Influx of millions of Chinese tourists wreaks havoc for Russian museums

Chinese tourists to Russia are having a major impact on the country’s museums as their numbers grow by 20% annually. St Petersburg is expected to see an even bigger rise after the city introduced electronic visas for visitors from a number of countries, including China.

At the St Petersburg Cultural Forum in November, where China was the main guest, culture minister Vladimir Medinsky told the Russian newspaper Komsomolskaya Pravda that complaints about too many Chinese tourists in the city’s museums are solvable “growing pains” and a positive consequence of Russia’s “museum boom”.

According to St Petersburg’s governor Aleksandr Beglov, 400,000 Chinese tourists had already visited Russia’s imperial capital by September this year.

China’s consul general expected that number to rise to 1.3 million by the year’s end, he told a local newspaper.

Moscow reported more than 800,000 Chinese tourists in 2018. For comparison, Paris counted 1.

1 million visitors from China in 2017, according to the Paris Region Tourist Board.

The influx has had a dramatic effect on logistics.

The Catherine Palace in Tsarskoe Selo near St Petersburg, home to the recreation of the legendary Amber Room, which disappeared during the Second World War, was put on “red alert” due to Chinese tourists, according to deputy culture minister Alla Manilova.

“The ministry is receiving mass complaints against Tsarskoe Selo about a mass collapse with tourists,” she said in late September, according to an Interfax news agency report.

“Our tourists aren’t able to get in because Chinese groups are getting through () We have a red danger alert () for Russian tourists.”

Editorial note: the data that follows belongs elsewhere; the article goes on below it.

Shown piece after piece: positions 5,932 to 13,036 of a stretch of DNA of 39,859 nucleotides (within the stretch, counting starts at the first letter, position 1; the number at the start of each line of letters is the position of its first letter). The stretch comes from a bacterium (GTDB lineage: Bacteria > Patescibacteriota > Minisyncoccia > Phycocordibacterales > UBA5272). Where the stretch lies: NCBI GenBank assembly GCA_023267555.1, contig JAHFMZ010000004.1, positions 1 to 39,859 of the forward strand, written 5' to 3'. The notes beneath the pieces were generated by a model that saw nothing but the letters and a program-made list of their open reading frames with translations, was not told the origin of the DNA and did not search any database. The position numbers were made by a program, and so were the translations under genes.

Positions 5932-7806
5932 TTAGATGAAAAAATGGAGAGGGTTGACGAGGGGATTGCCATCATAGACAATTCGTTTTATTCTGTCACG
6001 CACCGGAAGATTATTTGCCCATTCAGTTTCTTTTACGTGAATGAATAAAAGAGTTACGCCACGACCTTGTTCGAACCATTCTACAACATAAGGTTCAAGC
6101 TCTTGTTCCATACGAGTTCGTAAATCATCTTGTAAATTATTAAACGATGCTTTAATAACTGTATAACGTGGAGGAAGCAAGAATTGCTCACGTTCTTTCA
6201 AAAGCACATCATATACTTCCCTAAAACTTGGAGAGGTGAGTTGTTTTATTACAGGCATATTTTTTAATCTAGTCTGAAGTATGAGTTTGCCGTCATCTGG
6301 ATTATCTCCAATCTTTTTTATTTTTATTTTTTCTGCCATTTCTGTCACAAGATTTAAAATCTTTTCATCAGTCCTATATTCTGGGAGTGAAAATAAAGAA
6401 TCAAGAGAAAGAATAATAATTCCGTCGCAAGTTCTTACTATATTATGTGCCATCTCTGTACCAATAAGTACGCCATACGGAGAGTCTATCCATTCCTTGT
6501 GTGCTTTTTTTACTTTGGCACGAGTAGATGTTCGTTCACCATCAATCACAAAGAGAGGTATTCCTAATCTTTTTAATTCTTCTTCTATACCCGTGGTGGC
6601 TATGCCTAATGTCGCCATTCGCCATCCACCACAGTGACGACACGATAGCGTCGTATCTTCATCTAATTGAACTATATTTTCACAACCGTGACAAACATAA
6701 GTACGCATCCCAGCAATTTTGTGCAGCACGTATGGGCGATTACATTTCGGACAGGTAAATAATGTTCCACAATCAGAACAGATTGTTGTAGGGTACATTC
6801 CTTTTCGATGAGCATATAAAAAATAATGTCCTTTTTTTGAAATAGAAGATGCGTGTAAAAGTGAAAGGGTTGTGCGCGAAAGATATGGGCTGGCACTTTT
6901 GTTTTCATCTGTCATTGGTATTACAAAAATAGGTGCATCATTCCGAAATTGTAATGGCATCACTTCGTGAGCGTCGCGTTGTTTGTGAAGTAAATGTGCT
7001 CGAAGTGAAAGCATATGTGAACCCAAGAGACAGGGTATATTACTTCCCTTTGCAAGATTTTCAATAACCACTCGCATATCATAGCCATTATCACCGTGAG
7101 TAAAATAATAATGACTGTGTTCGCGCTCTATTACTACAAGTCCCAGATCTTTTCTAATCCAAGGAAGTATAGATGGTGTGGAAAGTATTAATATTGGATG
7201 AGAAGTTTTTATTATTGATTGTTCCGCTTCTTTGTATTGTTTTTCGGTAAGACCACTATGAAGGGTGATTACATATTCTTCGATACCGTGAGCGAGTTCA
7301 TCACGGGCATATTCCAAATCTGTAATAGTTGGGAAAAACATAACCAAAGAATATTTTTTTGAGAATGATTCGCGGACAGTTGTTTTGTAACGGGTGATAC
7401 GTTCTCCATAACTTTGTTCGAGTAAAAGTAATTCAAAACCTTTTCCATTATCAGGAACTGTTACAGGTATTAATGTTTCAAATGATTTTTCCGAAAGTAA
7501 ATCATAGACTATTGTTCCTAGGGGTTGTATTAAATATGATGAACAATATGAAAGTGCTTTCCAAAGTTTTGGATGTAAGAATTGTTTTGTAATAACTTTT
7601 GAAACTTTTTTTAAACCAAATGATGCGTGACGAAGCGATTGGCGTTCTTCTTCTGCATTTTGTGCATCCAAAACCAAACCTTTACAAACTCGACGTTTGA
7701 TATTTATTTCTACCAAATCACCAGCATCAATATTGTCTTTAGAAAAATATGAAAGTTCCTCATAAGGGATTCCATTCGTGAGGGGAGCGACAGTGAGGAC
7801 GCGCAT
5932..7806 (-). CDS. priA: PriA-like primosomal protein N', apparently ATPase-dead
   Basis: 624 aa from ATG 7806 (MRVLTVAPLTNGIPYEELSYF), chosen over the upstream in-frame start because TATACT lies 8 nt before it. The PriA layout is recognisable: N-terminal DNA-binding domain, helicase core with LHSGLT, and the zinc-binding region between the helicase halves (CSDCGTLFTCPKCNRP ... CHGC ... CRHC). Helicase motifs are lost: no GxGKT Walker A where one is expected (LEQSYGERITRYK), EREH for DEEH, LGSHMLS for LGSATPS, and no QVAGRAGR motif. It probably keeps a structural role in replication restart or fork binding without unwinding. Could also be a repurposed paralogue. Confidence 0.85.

Interfax also reported that Olga Taratynova, the director of the Tsarskoe Selo State Museum, said the average waiting time for tickets was four hours, and that the museum plans to introduce personal timed tickets that would require passport identification for purchase.

The ministry denied media reports that restrictions would be placed on Chinese tourists, and two days later Manilova told journalists that “tourists from a wide range of countries are welcome by Russian museums, and no restrictive measures are foreseen for them”.

Amber is particularly alluring to Chinese tourists.

Russian business news publication RBC reported that amber items were the most popular purchases among Chinese tourists to Russia, accounting for 30% of all their transactions at Russian stores via Chinese payment systems WeChat Pay and Alipay.

Vladislav Kononov, a ministry of culture official in charge of museums, said in November that it is necessary to explain to Chinese tourists that there are things to see at Tsarskoe Selo other than the Amber Room.

Museums and tourism officials are not discouraging the influx, however. Electronic visas, which are for individual tourists rather than groups, are seen as a way to lure a new demographic.

The State Hermitage Museum has also faced logistical issues resulting from increased attendance, although not as extreme as those at Tsarskoe Selo. It is now also considering timed tickets, Hermitage director Mikhail Piotrovsky said in October.

At the same time, the Hermitage Museum reported that it has met with the Chinese internet search giant Baidu to discuss “possibilities for [digital] representation of the Hermitage’s museum collections in China”.

Moscow’s tourism committee launched official accounts in WeChat and other Chinese social media earlier this autumn, including museum ratings.